Leases 1. Xavier is looking for commercial premises from which to run his accounting practice. He sees an advertisement in the window of a small office near his home and, after an inspection of the property with the owner Yolanda, decides that it would suit him perfectly. They orally agree on the terms of the lease and shake hands on the deal. It will initially be for two years with an option to renew for a further two years after that. The rent is $750 per week and the lease is to commence in 2 months. When Xavier walks past the office a couple of weeks before he is expecting to take possession, he is surprised to see that another business is already in place. Advise Xavier. Answer The issue raised in this case is does Xavier’s lease interest have to be registered? The relevant law in this case are the Conveyancing Act 1919 (NSW) and the Real Property Act. Under s 23B of the Conveyancing Act, a legal leasehold interest over old system land requires a deed. Exceptions to this, as stated in CA s 23D(2) include if the leasehold interest is at the best rent that can reasonably be obtained without taking a fine; taking effecting effect in possession; and for a term (including the option to renew) not exceeding 3 years. Under s 53 of the RPA, leases of more than 3 years must be registered. S 42(1)(d) of the RPA states exceptions to this requirement include: the term of the tenancy together with any option to renew must not exceed 3 years; the tenant must be in possession of entitled to immediate possession; and the registered proprietor before coming registered must have had notice against which he was not protected. It has not been stated whether property of interest is in the old system or the Torrens system.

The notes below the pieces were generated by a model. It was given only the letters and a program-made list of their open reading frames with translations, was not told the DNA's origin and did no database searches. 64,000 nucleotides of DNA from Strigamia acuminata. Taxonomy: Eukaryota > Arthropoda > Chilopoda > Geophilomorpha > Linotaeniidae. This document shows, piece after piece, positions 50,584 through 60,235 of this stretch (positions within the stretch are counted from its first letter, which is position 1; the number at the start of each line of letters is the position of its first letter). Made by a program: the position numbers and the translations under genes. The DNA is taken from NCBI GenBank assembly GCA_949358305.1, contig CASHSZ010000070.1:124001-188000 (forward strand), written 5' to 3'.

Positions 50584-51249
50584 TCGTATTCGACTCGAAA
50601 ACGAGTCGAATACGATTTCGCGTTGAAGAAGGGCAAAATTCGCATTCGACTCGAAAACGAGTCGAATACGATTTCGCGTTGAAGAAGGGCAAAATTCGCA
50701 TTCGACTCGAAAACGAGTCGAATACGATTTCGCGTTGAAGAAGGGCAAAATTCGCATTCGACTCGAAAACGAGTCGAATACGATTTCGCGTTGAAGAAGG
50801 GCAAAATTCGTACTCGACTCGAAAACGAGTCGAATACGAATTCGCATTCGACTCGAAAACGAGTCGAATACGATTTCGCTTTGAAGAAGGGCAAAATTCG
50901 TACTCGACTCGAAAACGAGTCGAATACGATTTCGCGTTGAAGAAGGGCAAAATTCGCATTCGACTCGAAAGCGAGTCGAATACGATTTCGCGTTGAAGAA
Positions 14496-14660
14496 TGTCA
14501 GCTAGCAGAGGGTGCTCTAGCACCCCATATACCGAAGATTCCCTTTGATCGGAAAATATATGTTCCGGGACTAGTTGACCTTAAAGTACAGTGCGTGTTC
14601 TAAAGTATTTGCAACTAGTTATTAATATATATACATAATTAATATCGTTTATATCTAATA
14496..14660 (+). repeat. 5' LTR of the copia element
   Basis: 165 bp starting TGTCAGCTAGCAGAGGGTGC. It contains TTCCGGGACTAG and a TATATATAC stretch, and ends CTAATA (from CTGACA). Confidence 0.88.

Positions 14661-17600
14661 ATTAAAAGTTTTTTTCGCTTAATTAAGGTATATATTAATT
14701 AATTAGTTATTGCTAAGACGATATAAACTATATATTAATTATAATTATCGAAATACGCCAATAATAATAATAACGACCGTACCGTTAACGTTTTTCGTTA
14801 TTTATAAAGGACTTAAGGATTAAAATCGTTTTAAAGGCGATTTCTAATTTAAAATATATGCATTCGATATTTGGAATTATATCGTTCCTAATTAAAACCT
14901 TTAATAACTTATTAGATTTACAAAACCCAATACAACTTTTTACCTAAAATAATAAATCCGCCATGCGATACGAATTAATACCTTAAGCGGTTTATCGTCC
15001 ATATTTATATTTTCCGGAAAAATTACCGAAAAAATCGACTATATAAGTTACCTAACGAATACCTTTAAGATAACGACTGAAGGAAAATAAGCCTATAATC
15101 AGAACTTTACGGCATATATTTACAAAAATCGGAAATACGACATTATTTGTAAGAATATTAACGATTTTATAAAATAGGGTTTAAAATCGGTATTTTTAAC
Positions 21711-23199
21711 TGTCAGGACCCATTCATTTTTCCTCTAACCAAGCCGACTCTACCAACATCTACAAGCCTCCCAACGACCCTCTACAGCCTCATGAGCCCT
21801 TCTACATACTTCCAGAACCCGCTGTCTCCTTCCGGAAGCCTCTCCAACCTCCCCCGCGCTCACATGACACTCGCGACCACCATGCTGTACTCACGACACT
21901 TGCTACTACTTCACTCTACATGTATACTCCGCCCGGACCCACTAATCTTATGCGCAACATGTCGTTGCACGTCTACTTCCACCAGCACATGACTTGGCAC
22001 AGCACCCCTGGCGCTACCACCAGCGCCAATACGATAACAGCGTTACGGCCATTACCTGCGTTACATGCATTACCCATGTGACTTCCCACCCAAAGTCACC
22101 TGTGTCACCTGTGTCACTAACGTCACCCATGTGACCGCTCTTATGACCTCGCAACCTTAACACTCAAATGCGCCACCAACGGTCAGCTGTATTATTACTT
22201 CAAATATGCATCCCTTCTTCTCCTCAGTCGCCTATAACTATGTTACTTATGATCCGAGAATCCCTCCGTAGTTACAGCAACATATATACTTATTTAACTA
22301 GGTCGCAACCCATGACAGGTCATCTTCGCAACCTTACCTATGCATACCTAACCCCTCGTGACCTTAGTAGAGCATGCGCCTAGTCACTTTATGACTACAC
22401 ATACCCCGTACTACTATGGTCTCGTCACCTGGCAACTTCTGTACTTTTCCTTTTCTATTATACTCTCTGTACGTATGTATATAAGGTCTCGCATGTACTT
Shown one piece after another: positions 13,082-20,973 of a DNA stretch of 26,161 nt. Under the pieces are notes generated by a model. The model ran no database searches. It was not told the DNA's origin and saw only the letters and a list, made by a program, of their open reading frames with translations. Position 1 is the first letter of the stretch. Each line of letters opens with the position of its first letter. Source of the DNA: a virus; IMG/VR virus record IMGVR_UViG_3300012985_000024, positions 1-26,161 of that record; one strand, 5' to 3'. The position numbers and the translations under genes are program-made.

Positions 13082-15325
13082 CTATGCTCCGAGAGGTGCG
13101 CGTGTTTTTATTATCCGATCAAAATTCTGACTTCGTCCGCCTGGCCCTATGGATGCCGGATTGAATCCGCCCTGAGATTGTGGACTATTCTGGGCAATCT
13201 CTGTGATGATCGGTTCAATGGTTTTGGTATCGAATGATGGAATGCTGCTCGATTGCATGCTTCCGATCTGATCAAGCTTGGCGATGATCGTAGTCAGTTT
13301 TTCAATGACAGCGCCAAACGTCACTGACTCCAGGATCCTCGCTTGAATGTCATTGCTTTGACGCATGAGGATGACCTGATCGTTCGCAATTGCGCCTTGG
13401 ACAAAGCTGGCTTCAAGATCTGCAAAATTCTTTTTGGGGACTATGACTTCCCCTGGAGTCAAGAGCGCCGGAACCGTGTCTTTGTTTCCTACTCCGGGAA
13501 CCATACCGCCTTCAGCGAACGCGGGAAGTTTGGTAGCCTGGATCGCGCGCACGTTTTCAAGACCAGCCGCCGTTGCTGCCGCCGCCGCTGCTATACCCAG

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- Real property law